Their response was that autism is such a wide issue and they couldn’t possibly cover every aspect which was the reason they chose to cover this particular aspect.

My response (I do always like to have the last word, as my poor husband knows only too well) was ‘What is massively disappointing and sadly predictable with all the media coverage of autism is that despite it being intricate with so many different avenues to discuss it is always the same aspects which are shown and discussed.

I hope that Channel 4 will be brave enough to make a program which is not just a reinforcement of what is already the majority of the public’s perception of autism’

I don’t expect they will.

How about World Autism Awareness Day instead of encouraging people to change the colour of their lightbulbs (which is never going to bring about change! Who even thought of that?!) sharing facts and figures about autism over the month of April.

Engaging with broadcasters and media who are willing to bring something different to the table and share with the public what autism at both ends (and in the middle) of the spectrum look like.

The more complex aspects of autism, perpetual anxiety, the difficulties with transition, the lack of suitable services, gut problems, what happens to people when they leave school and have nowhere to go to continue to learn, lack of peer groups, social isolation the list is endless.

What can be done to help people who have autism and are struggling in a public place, why getting out and about is as important for people who have autism as any of us, what can be done to make it easier to do this.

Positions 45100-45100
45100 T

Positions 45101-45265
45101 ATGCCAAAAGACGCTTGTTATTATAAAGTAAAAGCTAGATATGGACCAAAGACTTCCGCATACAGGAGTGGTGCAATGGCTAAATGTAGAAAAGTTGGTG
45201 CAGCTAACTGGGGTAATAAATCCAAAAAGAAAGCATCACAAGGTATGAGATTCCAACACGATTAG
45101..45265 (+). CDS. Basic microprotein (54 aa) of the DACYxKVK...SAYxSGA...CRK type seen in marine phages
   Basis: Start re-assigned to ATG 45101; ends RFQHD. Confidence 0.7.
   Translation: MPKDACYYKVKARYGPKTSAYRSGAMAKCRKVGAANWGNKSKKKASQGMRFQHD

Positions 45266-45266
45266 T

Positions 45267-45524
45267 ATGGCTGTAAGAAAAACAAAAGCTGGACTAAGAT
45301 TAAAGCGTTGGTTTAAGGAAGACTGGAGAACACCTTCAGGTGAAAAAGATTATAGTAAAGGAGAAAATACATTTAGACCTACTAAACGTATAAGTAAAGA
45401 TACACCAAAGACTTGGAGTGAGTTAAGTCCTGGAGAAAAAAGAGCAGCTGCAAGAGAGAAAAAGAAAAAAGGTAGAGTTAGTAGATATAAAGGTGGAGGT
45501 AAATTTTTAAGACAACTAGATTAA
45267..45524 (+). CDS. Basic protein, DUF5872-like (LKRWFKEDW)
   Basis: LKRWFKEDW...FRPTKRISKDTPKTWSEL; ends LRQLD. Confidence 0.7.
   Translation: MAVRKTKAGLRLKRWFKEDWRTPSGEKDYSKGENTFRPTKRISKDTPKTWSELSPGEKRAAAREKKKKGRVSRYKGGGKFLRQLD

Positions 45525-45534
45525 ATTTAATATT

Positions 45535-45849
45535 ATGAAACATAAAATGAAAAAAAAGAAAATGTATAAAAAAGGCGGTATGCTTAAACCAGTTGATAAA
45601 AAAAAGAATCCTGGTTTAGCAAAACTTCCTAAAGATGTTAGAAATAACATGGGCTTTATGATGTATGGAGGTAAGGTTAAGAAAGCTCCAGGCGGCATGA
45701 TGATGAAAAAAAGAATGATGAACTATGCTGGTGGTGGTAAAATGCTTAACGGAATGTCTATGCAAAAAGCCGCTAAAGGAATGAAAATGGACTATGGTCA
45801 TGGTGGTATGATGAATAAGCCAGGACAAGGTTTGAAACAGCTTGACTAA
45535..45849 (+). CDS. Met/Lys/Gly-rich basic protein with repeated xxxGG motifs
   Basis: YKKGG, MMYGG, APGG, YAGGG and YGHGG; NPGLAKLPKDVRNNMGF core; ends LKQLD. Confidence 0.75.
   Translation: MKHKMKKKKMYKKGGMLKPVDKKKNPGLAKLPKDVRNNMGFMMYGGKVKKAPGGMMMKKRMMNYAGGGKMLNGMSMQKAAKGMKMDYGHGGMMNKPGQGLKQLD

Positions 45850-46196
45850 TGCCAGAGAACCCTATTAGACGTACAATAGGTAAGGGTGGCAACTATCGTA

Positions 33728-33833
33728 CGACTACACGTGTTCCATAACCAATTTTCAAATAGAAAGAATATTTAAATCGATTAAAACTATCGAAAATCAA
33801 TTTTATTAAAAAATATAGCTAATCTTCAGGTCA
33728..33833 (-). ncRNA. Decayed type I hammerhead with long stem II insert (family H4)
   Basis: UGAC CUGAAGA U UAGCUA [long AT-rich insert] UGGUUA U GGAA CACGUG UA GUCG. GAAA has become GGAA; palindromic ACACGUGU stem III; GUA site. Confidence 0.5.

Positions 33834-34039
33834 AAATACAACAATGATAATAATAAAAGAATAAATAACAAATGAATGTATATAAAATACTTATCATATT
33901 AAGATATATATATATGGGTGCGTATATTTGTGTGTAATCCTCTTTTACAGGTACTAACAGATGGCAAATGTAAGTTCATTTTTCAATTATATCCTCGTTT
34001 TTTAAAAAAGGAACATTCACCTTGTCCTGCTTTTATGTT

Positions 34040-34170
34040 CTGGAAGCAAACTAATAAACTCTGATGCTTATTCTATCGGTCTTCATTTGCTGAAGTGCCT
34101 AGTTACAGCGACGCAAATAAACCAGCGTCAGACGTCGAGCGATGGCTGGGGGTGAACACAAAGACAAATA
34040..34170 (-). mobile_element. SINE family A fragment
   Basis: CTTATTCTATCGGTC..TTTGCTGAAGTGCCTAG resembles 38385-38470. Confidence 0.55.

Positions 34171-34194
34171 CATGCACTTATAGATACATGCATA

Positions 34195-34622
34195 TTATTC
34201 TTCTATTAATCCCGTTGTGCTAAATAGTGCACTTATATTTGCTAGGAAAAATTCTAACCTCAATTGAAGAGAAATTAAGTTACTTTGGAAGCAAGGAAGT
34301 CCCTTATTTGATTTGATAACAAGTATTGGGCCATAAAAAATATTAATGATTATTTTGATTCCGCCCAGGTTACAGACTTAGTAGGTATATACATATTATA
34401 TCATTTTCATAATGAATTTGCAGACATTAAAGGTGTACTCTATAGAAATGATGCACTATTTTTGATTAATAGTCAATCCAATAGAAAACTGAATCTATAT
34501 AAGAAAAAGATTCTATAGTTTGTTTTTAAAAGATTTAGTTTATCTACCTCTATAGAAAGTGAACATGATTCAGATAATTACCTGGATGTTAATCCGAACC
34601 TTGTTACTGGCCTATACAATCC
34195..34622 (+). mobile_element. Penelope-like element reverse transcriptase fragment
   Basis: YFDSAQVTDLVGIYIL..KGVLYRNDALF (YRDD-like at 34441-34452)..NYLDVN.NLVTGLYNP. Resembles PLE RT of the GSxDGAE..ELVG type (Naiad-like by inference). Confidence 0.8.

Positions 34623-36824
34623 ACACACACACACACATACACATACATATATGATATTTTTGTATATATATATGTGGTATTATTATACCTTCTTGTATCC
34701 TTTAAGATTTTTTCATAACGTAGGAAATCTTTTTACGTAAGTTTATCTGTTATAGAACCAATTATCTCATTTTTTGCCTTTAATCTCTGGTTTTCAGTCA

The Equality Act, Disability discrimination, the Care Act, the Autism Act and all the other things written in law which are ignored far too frequently. Empower those who have autism, parents and carers!

Engage with retailers, food chains, employers, towns and cities to make them more autism friendly. Ask sports centres, clubs and recreational facilities to provide inclusive activities. To make reasonable adjustment without families and carers feeling side lined and excluded.

World Autism Day and month should not be about celebration, celebrating autism is something of an oxymoron to me but should be about encouraging change and helping those who have autism have a life which we are all at ease with.

 

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Zach’s fingers are crossed for change and progress!

 

 

 

 

 

 

 

 

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thezachproject

Exhausted Mother and advocate to my son Zach. Zach is 19 years old and has severe autism and complex needs. My blog is about the project we set up when there was no suitable further education setting for Zach when he left school in July 2016. I find that sharing our successes and struggles is cathartic for me and I hope insightful for the reader. My hope is that others who are struggling to find a place for their child or themselves may draw some inspiration from thezachproject. Thanks for reading my blog, please leave me comments.